The description sounds much like a manatee to some degree with its light grey colour and snub nose. But what about the weird sounding stuff going down its back from near its nose?? At first I thought perhaps this is a description of a bearded seal, an Arctic species which can have white fur. More likely to be this than a Manatee perhaps considering the climate, as Manatees a very sensitive to cold, and that such seals are regularly seen in the UK today. As it seems he sighted the beast in December that rules out a Manatee save for the mysterious Steller's Sea Cow
which was found in the far north Berring sea thousands of miles away from the UK. It was already probably extinct at this point thanks to sailors.

British Marine Life Study Society - "Bearded Seals are a non-migratory Arctic species that feed on molluscs including clams. There has now been at least a dozen records from the Shetland Isles and one record of this seal off Ireland and one off Hartlepool in north-east England"

Bearded Seal seen in Scotland

In fact the society report one this year:

3 March - May 2008 onwards

A Bearded Seal, Erignathus barbatus, was spotted at Loch na Keal on the Isle of Mull, a large island in the Inner Hebrides, western Scotland. The healthy seal had hauled itself up on to some dry rocks when it was first seen. Subsequently, it has been unpredictable in its movements. The Bearded Seal was first seen by David Woodhouse (Mull Wildlife Expeditions) on 3 March 2008.

But there is another possibility. The hooded seal another Arctic species in which males have a bizarre inflatable 'hood' on their heads, close to the nose. Reynolds says of the thing on the seal's head "but from its forehead there arose a brownish substance of three or four fingers breadth, which turned up over its head, and went down over its back, and reached quite into the water. This substance did not at all resemble hair, but was thin, flat, and compact, not much unlike a ribbon."

Could this be a description of a hooded seal?? It certainly sounds very odd indeed. Unlss it was bits of seaweed.

Once again the British Marine Life Study Society reveals an interesting fact:

29 July 2001
A Hooded Seal, Cystophora cristata, was washed on a Little Haven beach,
Pembrokeshire, south west Wales and found a home at the Seal Hospital at Milford Haven. The seal was healthy apart from a small cut on one flipper. The Hooded Seal is an Arctic species and even discoveries off the coast of Scotland, including the Orkney and Shetland Isles are rare. It moults around Greenland and the Denmark Strait (between Iceland and Greenland).
Report by Tony Pearce (via UK Wildlife)"

Seeing they have been in seen in Pembrokeshire before could the 2008 report by Carol Morgan be of a hooded seal rather than a Manatee? It seems more likely.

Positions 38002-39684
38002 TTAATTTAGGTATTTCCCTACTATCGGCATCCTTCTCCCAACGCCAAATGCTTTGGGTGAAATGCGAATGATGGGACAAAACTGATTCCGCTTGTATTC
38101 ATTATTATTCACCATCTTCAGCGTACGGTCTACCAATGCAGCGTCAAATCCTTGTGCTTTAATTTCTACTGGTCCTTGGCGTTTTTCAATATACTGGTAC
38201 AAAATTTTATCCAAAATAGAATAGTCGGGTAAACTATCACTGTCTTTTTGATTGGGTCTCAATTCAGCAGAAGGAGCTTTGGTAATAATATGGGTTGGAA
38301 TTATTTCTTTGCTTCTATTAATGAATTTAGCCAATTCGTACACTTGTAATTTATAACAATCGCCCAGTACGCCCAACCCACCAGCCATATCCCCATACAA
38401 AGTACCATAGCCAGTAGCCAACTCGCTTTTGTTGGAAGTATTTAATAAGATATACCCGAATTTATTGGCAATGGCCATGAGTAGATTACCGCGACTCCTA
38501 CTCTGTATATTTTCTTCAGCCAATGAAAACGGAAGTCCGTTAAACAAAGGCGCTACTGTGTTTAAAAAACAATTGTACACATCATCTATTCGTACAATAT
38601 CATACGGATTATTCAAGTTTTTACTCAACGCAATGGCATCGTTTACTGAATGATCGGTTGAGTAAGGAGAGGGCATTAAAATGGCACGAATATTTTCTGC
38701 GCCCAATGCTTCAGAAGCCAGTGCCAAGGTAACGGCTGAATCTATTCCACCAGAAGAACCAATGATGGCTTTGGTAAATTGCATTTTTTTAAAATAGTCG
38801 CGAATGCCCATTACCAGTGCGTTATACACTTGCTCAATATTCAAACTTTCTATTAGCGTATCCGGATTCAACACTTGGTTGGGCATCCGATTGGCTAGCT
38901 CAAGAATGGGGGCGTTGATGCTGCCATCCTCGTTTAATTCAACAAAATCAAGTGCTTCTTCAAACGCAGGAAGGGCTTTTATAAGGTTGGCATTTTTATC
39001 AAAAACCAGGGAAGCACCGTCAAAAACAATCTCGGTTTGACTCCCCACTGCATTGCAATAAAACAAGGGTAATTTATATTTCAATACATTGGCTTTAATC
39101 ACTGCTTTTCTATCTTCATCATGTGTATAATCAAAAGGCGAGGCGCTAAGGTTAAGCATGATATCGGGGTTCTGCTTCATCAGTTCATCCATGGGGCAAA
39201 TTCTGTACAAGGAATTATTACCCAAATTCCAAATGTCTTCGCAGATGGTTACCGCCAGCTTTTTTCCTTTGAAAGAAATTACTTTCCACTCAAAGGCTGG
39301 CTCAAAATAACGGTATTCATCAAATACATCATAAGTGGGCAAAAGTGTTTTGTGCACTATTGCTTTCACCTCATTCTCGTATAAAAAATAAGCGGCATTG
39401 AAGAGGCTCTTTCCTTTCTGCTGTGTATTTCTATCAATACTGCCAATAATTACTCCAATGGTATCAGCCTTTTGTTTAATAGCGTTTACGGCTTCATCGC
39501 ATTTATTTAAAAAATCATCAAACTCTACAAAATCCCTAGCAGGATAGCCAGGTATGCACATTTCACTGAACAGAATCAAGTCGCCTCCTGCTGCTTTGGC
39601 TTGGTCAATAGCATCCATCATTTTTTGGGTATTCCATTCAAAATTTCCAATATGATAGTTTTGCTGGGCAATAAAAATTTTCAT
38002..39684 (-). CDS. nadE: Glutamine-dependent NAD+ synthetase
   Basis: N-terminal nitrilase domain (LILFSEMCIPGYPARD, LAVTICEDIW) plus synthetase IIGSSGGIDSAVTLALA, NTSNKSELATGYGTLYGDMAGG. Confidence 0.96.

Interesting to note that a Walrus is not impossible in the southern British Isles as well. British Marine Life Study Society again:
April 1999 - A Walrus, Odobenus rosmarus rosmarus was seen hauled out on rocks in County Mayo, Ireland for six hours. Lying within 100 metres of the busy coastal road and spotted as a "rock that moved", the resting walrus finally disappeared at dusk. There have been several walrus sightings at sea off County Donegal in recent winters, and a couple of walruses were reported to have been seen by surfers in Killala Bay in December. A dead walrus was found in County Kerry in January 1995.
The Walrus is an Arctic species and is rarely seen even off Scotland and the Shetland Isles.
Talking of old mermaid sightings if we look at the logbook of Henry Hudson on 15 June, 1608 near the Novaya Zemlya islands we can make a interesting comparison to the Welsh reports.

This morning one of our companie looking over boord saw a mermaid, and called up some of the companie to see her, one come up, and by that time shee was close to the ship’s side, looking earnestly upon the men: a little after, a Sea came and overturned her: From Navill upwards, her back and breasts were like a woman’s her body as big as one of us; her skin very white; and long haire hanging downe they saw her tayle, which was like the tayle of a porposse and speckled like a Macrel.

The Novaya Zemlya islands are off the north coast of Russia in the Arctic ocean, too cold for a sea cow. So could this sighting be a Walrus or Bearded seal then? Note its colour as well.

One noted mermaid was seen a number of times in Newark Bay in Deerness, Orkney in the 1890s. One account said:

It is about six to seven feet in length, has a little black head, with neck, a snow-white body and two arms, and in swimming it just appears like a human being. At times it will appear to be siding on a sunken rock, and will wave and work its hands.

So it seems to me these older accounts are of arctic mammals not Manatees considering where they are seen too cold for Manatee. The fact they are considerably larger than common seals and a different colour and appearance would lead to a different identification. That is unless there is a secret species of Northern Manatee similar to the Stella Sea Cow which could endure cold or something even weirder. Or they are real mermaids!

It is interesting to note that there is also the legend of the ‘Ceffyl Dwr’ or water horse in Pembroke as in the rest of Wales similar to the Scottish Kelpie. I have hunted for this beast myself in the Gower in places it was once seen without success. This special horse would appear to unwary travellers who would be tempted to mount it, only to be carried into the sea and drowned. Could this legend be based on distant accounts of Manatees or unusual arctic seals which do look a bit horsey? Legends of Waterhorses are also found inland in rivers and lakes. Fossil records of Manatees have been found in Europe anyway.

Manatees swimming